When it comes to plants, "fertilization" refers to more than the act of providing them with the nutrients they need to grow. In physiological terms, fertilization is also the name of the process in which a sperm nucleus fuses with an egg nucleus, eventually leading to the production of a new plant. In animal reproductive systems, sperm are mobile and can swim to egg cells, but sperm travel quite differently in seed-bearing plants.
The process that forms sperm cells in seed-bearing plants is actually the same one that results in the structure responsible for bringing those cells into the ovule. Within a plant's male reproductive structure, cells undergo division to form pollen grains. Each pollen grain contains a few haploid cells, almost all of which will become sperm cells. One, however, will develop into a structure called the pollen tube and later play the role of transporter.
Pollination occurs when, thanks to a factor such as wind or an insect, pollen grains are carried from a plant's male structure to a female structure. After a pollen grain lands, one of the cells it contains begins growing toward the ovule, becoming the pollen tube. The pollen tube approaches an opening in the ovule wall called the micropyle. This happens slightly differently in plants called gymnosperms and angiosperms.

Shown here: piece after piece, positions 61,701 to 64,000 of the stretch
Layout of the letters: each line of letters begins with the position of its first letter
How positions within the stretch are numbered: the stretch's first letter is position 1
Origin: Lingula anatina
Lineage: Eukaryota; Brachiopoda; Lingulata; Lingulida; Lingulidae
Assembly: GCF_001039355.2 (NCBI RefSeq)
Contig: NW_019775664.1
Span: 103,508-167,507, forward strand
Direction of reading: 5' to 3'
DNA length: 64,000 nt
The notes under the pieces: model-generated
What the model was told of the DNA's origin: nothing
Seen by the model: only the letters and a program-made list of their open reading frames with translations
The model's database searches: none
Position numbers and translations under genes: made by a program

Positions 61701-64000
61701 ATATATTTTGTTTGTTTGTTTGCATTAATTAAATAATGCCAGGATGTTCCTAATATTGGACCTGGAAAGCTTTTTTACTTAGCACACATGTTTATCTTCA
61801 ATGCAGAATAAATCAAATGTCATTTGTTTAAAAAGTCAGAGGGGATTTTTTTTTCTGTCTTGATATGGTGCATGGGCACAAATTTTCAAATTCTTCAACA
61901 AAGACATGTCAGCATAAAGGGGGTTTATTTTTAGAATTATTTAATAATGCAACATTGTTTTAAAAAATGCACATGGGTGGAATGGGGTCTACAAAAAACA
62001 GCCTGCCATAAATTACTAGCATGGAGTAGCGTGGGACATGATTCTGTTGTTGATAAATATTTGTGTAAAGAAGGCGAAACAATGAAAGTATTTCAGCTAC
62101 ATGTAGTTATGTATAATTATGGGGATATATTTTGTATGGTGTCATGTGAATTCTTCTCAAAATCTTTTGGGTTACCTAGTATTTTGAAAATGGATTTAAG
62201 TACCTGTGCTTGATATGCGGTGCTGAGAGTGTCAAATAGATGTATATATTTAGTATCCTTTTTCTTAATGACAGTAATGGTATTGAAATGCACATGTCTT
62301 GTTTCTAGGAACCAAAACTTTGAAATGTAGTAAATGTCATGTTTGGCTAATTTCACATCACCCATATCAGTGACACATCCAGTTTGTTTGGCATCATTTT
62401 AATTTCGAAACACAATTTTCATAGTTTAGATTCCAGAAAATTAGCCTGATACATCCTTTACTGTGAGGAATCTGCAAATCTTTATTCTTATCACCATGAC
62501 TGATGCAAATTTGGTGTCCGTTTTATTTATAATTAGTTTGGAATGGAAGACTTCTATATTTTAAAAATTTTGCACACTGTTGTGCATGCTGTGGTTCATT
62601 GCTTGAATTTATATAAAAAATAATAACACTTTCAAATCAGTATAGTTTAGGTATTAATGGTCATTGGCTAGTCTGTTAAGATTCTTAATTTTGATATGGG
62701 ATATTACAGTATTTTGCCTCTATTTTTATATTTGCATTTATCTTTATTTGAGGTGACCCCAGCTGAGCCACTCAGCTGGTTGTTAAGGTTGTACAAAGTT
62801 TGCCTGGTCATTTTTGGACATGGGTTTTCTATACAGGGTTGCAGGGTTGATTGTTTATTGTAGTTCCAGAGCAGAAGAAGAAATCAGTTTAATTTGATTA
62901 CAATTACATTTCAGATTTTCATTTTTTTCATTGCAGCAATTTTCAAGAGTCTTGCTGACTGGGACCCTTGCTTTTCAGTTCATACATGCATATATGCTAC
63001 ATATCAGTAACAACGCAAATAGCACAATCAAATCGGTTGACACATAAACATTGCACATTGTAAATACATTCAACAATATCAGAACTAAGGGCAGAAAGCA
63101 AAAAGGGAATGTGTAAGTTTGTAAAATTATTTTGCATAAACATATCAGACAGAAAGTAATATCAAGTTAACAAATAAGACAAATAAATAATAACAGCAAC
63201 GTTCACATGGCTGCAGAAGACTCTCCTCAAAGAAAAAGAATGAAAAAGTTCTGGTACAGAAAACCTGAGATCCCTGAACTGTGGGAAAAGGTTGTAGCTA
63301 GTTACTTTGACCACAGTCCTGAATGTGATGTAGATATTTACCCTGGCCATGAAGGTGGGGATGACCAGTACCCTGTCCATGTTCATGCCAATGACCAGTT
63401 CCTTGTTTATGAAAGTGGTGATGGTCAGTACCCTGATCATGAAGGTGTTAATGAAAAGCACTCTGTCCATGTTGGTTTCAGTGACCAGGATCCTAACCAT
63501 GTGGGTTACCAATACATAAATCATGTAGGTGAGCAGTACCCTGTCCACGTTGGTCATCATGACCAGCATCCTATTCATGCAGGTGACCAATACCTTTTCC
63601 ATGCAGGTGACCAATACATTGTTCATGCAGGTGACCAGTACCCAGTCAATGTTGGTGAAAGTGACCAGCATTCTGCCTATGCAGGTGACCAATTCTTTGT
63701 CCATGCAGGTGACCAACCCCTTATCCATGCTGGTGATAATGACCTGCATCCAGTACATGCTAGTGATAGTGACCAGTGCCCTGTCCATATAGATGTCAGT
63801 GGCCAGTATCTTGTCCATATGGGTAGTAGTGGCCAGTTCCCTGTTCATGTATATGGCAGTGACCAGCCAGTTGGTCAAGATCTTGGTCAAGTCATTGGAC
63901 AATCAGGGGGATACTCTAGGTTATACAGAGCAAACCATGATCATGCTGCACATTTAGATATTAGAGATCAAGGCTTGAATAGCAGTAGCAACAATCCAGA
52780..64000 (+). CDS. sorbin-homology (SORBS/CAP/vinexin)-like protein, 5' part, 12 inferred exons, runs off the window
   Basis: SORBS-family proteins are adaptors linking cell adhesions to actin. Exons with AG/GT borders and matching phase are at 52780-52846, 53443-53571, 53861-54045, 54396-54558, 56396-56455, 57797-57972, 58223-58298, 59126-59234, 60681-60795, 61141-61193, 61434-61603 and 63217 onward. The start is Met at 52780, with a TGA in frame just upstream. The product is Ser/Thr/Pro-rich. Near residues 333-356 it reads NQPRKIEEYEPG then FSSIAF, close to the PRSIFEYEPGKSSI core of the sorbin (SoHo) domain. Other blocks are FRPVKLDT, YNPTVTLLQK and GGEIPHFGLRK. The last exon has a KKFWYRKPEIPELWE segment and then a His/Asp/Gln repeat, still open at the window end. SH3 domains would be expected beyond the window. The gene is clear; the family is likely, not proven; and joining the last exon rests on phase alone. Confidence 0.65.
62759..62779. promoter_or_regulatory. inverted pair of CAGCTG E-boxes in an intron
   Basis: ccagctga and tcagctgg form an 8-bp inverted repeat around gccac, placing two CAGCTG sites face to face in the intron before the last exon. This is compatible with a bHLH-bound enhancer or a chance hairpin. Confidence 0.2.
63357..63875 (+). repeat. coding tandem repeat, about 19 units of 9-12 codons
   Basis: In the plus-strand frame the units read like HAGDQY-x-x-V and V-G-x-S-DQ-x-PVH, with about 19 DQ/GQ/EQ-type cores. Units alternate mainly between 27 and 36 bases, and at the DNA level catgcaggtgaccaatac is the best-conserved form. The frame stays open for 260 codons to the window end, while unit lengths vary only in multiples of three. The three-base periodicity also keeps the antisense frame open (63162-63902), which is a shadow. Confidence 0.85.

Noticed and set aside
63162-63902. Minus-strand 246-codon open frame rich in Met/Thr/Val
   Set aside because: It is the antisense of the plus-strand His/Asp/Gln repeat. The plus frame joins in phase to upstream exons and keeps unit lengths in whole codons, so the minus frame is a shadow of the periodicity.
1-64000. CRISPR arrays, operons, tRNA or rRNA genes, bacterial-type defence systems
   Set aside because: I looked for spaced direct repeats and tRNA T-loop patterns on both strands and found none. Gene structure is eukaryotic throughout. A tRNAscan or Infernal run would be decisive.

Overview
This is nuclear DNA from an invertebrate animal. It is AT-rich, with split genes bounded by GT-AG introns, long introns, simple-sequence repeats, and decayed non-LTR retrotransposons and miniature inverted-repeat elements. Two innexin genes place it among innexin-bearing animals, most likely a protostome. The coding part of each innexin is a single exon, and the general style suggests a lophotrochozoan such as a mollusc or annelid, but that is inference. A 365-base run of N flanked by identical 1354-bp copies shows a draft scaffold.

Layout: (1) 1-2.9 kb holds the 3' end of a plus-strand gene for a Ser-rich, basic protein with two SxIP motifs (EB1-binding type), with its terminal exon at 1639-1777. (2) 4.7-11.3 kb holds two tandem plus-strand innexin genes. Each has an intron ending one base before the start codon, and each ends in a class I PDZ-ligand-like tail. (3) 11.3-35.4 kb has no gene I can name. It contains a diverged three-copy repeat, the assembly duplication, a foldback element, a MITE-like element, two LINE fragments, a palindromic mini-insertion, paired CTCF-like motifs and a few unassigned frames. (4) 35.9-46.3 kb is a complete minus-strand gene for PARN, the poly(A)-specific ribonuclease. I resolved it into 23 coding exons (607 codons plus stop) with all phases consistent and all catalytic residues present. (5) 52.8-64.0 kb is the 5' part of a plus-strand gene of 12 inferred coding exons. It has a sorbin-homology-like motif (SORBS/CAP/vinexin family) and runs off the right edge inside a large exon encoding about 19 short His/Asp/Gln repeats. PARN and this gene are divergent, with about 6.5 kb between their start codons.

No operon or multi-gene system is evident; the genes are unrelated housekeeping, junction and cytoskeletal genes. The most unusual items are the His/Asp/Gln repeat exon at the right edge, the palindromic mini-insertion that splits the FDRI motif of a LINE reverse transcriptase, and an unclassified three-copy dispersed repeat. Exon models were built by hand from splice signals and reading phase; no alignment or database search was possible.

Gymnosperms, also called “naked-seed plants,” include plants like conifers and ginkgo that produce neither flowers nor fruit. Instead of being hidden within an ovary, a gymnosperm's ovule is most often attached to an exposed structure like the scale of a pine tree's female cone, which is actually a modified leaf. In the case of pine trees, structures inside the ovule do not produce an egg until pollination and the growth of the pollen tube.
Pollination in flowering plants, also known as angiosperms, places pollen not on a pine cone scale but on the stigma, the sticky top of the plant's female structure. That structure, called the pistil, is composed of the stigma, the style and the ovary. After pollination, the pollen tube grows down the style, which is essentially a tube, into the ovary. The ovary contains the egg-bearing ovule that the pollen tube seeks.
No matter the classification of seed-bearing plant, once the pollen tube has inserted itself into the ovule's micropyle, sperm cells have the channel that will transport them from the pollen grain to the egg within the ovule. After that, a sperm cell will fuse with the egg cell, and their nuclei will merge, completing the process of fertilization.
About the Author
Sheila Johnson has been writing professionally since 2008. Her publication credits include work in the magazine "Marvel Spotlight" and in Salem Press' "Critical Survey of Graphic Novels." Johnson holds a Bachelor of Arts in English and a Bachelor of Science in biology from the University of Illinois at Chicago.